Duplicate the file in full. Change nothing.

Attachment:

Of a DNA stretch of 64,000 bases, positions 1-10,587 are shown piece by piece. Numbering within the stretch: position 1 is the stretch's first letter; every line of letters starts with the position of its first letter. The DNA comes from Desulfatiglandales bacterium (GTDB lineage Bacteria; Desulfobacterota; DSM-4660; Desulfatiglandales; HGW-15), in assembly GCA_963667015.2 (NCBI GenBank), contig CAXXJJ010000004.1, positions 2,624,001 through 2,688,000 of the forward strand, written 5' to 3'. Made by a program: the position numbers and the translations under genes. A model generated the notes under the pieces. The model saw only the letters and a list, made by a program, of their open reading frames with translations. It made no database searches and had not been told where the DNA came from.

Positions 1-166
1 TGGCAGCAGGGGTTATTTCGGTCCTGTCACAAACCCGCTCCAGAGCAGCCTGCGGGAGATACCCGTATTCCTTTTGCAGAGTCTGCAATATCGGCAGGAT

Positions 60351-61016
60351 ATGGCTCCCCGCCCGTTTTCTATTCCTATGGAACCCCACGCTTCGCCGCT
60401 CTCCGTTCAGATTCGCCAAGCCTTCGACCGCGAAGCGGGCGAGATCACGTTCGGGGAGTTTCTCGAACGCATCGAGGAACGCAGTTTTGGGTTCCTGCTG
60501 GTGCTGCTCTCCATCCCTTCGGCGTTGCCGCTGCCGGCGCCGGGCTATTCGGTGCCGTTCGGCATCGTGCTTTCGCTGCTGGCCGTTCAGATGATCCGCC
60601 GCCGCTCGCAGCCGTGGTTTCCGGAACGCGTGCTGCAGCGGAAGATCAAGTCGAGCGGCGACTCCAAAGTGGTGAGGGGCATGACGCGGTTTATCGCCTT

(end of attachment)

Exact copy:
Of a DNA stretch of 64,000 bases, positions 1-10,587 are shown piece by piece. Numbering within the stretch: position 1 is the stretch's first letter; every line of letters starts with the position of its first letter. The DNA comes from Desulfatiglandales bacterium (GTDB lineage Bacteria; Desulfobacterota; DSM-4660; Desulfatiglandales; HGW-15), in assembly GCA_963667015.2 (NCBI GenBank), contig CAXXJJ010000004.1, positions 2,624,001 through 2,688,000 of the forward strand, written 5' to 3'. Made by a program: the position numbers and the translations under genes. A model generated the notes under the pieces. The model saw only the letters and a list, made by a program, of their open reading frames with translations. It made no database searches and had not been told where the DNA came from.

Positions 1-166
1 TGGCAGCAGGGGTTATTTCGGTCCTGTCACAAACCCGCTCCAGAGCAGCCTGCGGGAGATACCCGTATTCCTTTTGCAGAGTCTGCAATATCGGCAGGAT

Positions 60351-61016
60351 ATGGCTCCCCGCCCGTTTTCTATTCCTATGGAACCCCACGCTTCGCCGCT
60401 CTCCGTTCAGATTCGCCAAGCCTTCGACCGCGAAGCGGGCGAGATCACGTTCGGGGAGTTTCTCGAACGCATCGAGGAACGCAGTTTTGGGTTCCTGCTG
60501 GTGCTGCTCTCCATCCCTTCGGCGTTGCCGCTGCCGGCGCCGGGCTATTCGGTGCCGTTCGGCATCGTGCTTTCGCTGCTGGCCGTTCAGATGATCCGCC
60601 GCCGCTCGCAGCCGTGGTTTCCGGAACGCGTGCTGCAGCGGAAGATCAAGTCGAGCGGCGACTCCAAAGTGGTGAGGGGCATGACGCGGTTTATCGCCTT